That proskuneo is not given to someone merely because he has a higher nature is also shown at Rev. 22:8, 9. Speaking on his own behalf as a creature with a higher nature, the angel stops John from rendering him proskuneo. Who would know better than John that only God deserves exclusive proskuneo (in the highest sense of the word)? Why would John do such a seemingly ridiculous thing? Obviously he did it because he thought the angel was acting at that moment in the capacity of the direct representative of God (see Robertson's Word Pictures, Vol. vi, p. 450) and thus should be given proskuneo! We cannot possibly believe that the Apostle John was unaware of exactly who should receive proskuneo! - -especially since he had been told, just a short time before, exactly the same thing-Rev. 19:10

No, John knew it was an angel, and knew that, unless that angel was in the role of a direct representative of God, he should not receive proskuneo in the highest sense! The only proper conclusion there can be is that at Rev. 22:8 John believed the angel had now assumed the role of the direct representative of God.

Notice what the angel, a person of superior nature to John, told him: "You must not do that! [You must not offer me proskuneo even though I am an angel and of a superior nature.] I am a fellow servant with you" - Rev. 22:8, RSV. Since his position (at that moment) was the same as John's ("a fellow servant"), even though he had a higher nature, he must not be given proskuneo in its highest sense!

If someone were to give the President of the U. S. honor or proskuneo in the sense of "respect" or "submission to authority," he would not do so because of the President's substance or nature but because of his position of authority. We would not give the President's son such honor or proskuneo because of his substance or nature even though it is equal to the President's. We would not call the President's son by his father's positional title ("President") nor by his father's individual personal name ("Ronald"). (God's people throughout the Bible did not have last [family] names but only "first," or individual, personal names, e.g., Moses, John, Gabriel, Jesus, etc.) Most Americans would, however, give the President's son honor (or proskuneo in the sense of showing honor or obedience to authority) if the President gave his son a position of authority that deserved it.

We also do not give Jehovah (the only true, most High God) honor or proskuneo simply because of his superior substance or nature but because of his position and authority. As Rev. 4:11 expresses it "You are our Lord and our God, you are worthy of glory and honor and power, because you made all the universe and it was only by your will that everything was made and exists." - JB.

Jesus himself gives proskuneo to the Father alone since the Father (Jehovah) is his only superior, his God: Micah 5:4; 1 Cor. 11:3; 2 Cor. 11:31; Eph. 1:3, 17; 1 Pet. 1:3; Rev. 3:12.

Therefore, we must not give the Most High God's Son (Luke 1:32) honor or proskuneo simply because of his substance or nature (even if we should be convinced that his body is of the very same substance as the Most High God's). We must not call him by the Most High God's positional title ("The Most High God," "The Only True God," - Jn 17:1, 3), nor by God's relational title ("The Father" - Matt. 23:9; Is. 64:8, ASV), nor by his Father's individual personal name ("Jehovah" or "Yahweh" - Ps. 83:18; Ps 110:1; Is. 63:16; Micah 5:4, ASV).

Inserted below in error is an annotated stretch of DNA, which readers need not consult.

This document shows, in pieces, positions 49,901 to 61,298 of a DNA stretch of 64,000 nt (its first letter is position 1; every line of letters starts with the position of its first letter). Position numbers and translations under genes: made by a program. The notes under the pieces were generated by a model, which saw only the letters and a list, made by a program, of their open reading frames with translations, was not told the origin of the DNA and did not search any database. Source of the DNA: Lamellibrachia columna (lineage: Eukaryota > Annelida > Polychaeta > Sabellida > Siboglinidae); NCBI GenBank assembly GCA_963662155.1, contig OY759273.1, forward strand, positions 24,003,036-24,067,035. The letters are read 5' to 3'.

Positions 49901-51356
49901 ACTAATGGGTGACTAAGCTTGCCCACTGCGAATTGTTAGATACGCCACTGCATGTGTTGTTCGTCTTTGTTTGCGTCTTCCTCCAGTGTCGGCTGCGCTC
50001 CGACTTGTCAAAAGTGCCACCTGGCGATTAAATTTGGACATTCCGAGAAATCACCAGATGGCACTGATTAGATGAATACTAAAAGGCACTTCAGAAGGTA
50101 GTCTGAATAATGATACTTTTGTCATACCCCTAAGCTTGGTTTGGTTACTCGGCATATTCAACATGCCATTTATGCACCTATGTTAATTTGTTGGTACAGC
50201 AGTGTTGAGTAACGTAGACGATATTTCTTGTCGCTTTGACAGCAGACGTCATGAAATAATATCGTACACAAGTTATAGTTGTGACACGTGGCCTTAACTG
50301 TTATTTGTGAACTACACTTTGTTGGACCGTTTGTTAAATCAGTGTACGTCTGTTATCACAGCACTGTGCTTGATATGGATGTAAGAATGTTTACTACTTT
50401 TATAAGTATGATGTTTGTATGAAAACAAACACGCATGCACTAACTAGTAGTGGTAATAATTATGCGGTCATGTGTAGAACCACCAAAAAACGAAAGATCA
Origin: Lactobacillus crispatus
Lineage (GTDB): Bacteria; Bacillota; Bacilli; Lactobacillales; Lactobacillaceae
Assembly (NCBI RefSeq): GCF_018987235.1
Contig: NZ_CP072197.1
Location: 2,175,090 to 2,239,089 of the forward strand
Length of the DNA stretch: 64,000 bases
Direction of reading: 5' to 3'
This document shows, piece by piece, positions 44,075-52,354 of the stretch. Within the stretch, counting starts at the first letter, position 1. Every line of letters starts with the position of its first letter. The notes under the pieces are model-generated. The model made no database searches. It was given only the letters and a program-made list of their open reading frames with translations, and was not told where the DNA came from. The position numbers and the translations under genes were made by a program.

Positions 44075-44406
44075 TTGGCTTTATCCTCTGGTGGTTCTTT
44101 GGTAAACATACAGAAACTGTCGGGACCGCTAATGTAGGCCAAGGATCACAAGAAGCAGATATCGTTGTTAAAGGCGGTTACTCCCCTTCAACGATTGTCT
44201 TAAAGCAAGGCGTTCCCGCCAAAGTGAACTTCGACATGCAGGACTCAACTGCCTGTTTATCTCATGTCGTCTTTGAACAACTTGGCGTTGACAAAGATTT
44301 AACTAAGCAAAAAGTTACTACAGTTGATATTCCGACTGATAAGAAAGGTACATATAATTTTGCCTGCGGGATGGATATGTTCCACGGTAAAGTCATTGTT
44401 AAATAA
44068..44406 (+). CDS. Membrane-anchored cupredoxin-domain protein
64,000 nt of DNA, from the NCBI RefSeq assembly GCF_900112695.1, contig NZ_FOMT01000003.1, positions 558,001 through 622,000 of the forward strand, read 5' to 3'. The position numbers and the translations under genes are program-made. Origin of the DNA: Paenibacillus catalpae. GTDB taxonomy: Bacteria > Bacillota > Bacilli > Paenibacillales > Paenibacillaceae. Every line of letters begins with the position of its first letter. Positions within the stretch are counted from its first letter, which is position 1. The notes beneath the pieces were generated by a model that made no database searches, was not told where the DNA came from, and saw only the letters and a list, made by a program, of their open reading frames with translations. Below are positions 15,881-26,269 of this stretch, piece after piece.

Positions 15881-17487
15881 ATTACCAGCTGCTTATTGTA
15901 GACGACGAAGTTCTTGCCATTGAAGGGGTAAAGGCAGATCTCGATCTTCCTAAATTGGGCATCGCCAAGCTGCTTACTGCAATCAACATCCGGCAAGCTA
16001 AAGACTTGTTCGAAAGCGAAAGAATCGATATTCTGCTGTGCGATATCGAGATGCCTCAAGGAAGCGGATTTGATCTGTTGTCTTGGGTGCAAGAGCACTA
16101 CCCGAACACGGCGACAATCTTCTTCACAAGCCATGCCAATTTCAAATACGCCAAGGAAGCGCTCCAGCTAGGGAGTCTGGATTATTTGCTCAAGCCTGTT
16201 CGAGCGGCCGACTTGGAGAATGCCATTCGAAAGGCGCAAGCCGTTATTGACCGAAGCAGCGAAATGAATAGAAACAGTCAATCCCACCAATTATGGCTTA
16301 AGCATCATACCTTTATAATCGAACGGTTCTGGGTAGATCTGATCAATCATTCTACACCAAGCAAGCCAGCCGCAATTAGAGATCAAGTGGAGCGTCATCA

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Micah 5:4 - American Standard Version (ASV)

“And he [the Messiah] shall stand, and shall feed his flock in the strength of Jehovah, in the majesty of the name of Jehovah his God:”


1 Corinthians 11:3 - New American Standard Bible (NASB)

“But I want you to understand that Christ is the head of every man, and the man is the head of a woman, and God is the head of Christ.”

2 Corinthians 11:31 - New American Standard Bible (NASB)

The God and Father of the Lord Jesus, He who is blessed forever, knows that I am not lying.”

Ephesians 1:3 - New American Standard Bible (NASB)

“Blessed be the God and Father of our Lord Jesus Christ, who has blessed us with every spiritual blessing in the heavenly places in Christ,”

Ephesians 1:17 - New American Standard Bible (NASB)

“that the God of our Lord Jesus Christ, the Father of glory, may give to you a spirit of wisdom and of revelation in the knowledge of Him.”

1 Peter 1:3 - New American Standard Bible (NASB)

“Blessed be the God and Father of our Lord Jesus Christ, who according to His great mercy has caused us to be born again to a living hope through the resurrection of Jesus Christ from the dead,”

Revelation 3:12 - New American Standard Bible (NASB)

“He who overcomes, I will make him a pillar in the temple of My God, and he will not go out from it anymore; and I will write on him the name of My God, and the name of the city of My God, the new Jerusalem, which comes down out of heaven from My God, and My new name.” 
 
Also see Ro. 15:6; 2 Cor. 1:3; Col. 1:3; Rev. 1:6; 3:2.
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We do give the Most High God's Son honor and proskuneo (whether you translate it "worship," "obeisance," etc.) because his Father has given him a position of authority that deserves it! "thou [Father] gavest [Jesus] authority over all flesh" - John 17:2 - ASV. (Also see Luke 1:32) And "there is no authority except from God" - Ro. 13:1 - RSV. (cf. 1 Cor. 15:24-28 NIV)

"The God" is the Father alone, Jehovah, who deserves our exclusive proskuneo in the highest sense! Since, in English, we usually reserve the word "worship" to translate proskuneo when it refers to God alone, it would be more appropriate to use "obeisance" for the occurrences of proskuneo when applied to other individuals in its lower sense. Nevertheless, we must be aware that proskuneo (and shachah) are applied to God, angels, and certain men in the Bible.

The trinitarian A Dictionary of the Bible, James Hastings, Vol. 4, p. 943, says the following about worship in the New Testament: